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Old 04-26-2013, 04:18 AM
 
17,628 posts, read 35,987,892 times
Reputation: 10127

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Quote:
Originally Posted by von949 View Post
I was wondering everyone was talking about. The mod could have at least left a note.

Anyway, good deals are out there but not like two years ago. Two years ago, the homes you probably posted were most likely going for $60K-$80K.



Motorola DynaTAC 8000x
There was a note, in the "edited by" info at the bottom of the post, stating that links to RE listings are not allowed. I didn't do a separate post at first. Now, that's done.
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Old 04-26-2013, 01:07 PM
 
Location: B.C. and Las Vegas
611 posts, read 769,316 times
Reputation: 441
The condition of the inside of the house not being as the pics show. When people dump their places they take things that can be resold and that includes electrical, plumbing, plants/trees, and a variety of other things. They smash things ripping, tearing, and digging stuff out. Before we bought our (15 yrs old) condo I decided to do a web search as I thought the deal was too good to be true and lo and behold was an auction picture of our condo being auctioned off (about 2 years before our offer) and our downstairs bathroom was totally devastated from water that poured from a plugged bathtub up above. The wet drywall had collapsed and what a mess. We purchased it from the people that bought it from the auction and we were able to follow up on the actual damage and "fix" but had we not searched so thoroughly we would of been unaware and not able to have the inspection actually prove all was fine by the time we bought it. We still bought it for 1/3 of the price that it was sold for 5 years ago and it was in excellent shape when we signed the papers a year ago but in many cases, besides the above posts, do your history and use YOUR eyes to see the property.
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Old 04-26-2013, 01:59 PM
 
2,406 posts, read 2,412,015 times
Reputation: 1558
You can get a home inspector to look at the house but it's usually a waste of money as they do the type of inspection anyone can do who has knowledge of the amenities of the house.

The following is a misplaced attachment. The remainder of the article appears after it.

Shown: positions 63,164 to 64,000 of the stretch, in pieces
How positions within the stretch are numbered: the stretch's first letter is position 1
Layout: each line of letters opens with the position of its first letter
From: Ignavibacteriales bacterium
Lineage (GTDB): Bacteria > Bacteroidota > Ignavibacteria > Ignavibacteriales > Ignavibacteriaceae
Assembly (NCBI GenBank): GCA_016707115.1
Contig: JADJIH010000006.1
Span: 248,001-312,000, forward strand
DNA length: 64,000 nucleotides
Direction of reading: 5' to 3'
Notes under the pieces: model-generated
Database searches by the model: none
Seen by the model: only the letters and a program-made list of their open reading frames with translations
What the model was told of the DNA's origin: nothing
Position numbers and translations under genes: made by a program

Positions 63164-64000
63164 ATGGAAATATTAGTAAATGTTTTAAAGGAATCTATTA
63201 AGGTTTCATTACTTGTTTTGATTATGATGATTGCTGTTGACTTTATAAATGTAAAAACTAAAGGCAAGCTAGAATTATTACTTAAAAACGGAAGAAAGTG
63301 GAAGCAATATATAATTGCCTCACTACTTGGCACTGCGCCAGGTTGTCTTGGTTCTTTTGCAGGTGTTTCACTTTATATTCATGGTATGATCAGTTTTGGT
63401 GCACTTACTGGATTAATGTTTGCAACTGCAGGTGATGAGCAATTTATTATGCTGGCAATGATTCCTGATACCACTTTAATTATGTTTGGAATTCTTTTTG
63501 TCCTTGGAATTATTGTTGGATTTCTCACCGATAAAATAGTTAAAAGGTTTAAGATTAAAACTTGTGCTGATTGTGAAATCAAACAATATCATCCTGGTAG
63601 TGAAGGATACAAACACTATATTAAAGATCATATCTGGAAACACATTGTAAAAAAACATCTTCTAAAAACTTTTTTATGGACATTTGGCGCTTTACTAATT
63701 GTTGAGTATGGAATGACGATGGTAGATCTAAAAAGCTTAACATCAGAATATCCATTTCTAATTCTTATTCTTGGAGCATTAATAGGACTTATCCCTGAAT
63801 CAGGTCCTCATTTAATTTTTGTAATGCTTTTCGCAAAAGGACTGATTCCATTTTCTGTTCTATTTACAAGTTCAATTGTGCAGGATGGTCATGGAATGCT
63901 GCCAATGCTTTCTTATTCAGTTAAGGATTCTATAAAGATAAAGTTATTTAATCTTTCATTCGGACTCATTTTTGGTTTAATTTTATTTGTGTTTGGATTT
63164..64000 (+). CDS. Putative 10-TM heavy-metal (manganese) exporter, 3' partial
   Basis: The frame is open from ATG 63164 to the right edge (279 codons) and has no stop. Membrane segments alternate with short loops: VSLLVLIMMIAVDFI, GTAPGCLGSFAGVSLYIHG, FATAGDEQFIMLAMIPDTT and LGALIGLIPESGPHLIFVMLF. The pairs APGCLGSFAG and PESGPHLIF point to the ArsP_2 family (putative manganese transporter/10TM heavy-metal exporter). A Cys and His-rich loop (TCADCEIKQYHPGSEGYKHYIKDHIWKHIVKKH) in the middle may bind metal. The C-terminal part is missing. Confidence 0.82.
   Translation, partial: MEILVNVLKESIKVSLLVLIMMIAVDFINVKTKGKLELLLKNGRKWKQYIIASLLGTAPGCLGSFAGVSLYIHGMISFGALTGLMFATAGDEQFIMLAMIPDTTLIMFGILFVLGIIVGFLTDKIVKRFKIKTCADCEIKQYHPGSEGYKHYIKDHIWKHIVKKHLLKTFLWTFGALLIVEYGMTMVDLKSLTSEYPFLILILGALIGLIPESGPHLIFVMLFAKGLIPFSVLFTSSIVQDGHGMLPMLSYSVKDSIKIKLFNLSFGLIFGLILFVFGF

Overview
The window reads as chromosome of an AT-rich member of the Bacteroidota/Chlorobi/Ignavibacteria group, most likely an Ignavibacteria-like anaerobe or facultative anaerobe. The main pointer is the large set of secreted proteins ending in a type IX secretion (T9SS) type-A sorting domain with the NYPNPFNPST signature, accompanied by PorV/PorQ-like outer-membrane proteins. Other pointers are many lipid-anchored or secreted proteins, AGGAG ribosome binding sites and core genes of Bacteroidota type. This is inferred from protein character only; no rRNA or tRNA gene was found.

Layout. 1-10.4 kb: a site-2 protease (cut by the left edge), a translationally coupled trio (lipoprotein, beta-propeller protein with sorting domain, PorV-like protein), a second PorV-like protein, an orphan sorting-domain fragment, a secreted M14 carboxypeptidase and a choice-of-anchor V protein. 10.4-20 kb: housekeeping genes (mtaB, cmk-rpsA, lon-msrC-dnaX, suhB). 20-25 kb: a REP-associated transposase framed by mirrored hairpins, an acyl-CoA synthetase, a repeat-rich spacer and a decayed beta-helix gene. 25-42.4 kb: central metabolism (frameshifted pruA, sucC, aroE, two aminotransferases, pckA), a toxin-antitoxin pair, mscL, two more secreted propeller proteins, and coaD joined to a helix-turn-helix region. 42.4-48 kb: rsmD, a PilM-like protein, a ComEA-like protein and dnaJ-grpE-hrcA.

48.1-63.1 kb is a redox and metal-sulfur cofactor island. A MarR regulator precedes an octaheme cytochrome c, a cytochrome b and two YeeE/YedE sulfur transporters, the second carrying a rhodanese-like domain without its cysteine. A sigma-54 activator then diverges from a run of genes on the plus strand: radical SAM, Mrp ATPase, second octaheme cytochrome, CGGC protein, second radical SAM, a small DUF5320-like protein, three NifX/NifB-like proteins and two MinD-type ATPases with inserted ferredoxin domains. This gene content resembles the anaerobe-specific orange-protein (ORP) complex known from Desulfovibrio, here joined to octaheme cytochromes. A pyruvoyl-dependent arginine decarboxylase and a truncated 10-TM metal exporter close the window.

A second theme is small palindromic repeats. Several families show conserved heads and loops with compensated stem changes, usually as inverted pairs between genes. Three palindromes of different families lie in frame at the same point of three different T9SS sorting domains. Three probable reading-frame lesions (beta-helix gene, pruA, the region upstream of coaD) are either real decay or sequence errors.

Plumbing - Make sure there's no leaks from the faucets, underneath the sink, the connections to the washer, dishwasher and water heater. You wanna look for corrosion. Vegas has hard water and it causes a shorter lifespan for many plumbing. If you have a water softener, also check that to see if it's operational. Flush all the toilets, run all the faucets and look for anywhere that might potentially have a leak.

Electrical - Bring a night light and plug it into every electrical outlet. See if the GFCIs are all working properly(you may find out later that a GFCI is going bad but they are not the most problematic part of an electrical system). Make sure all the light switches work. Make sure the circuit breaker outside doesn't seem tampered with.

Cabinets - Open them all up. See if they're clean inside. See if none are loose. See if there are any missing shelves or drawers.

Counter tops - See if they're scratched up or have some sort of residue that will not come off with degreaser. If counter tops are too damaged you might have to invest in a new one.

Appliances - All appliances should be ran through a full uninterrupted cycle to check for leaks. Check the unit's build date, that will give you an idea of the installation date. If appliances are very dated past 10 years, figure into your cost for a new one. Fridges and stoves you might be able to get a few more years of life out of them if they are old as if those fail, they will not flood your house but anything using water extensively you might want to consider just tossing the old appliance out and getting a new one.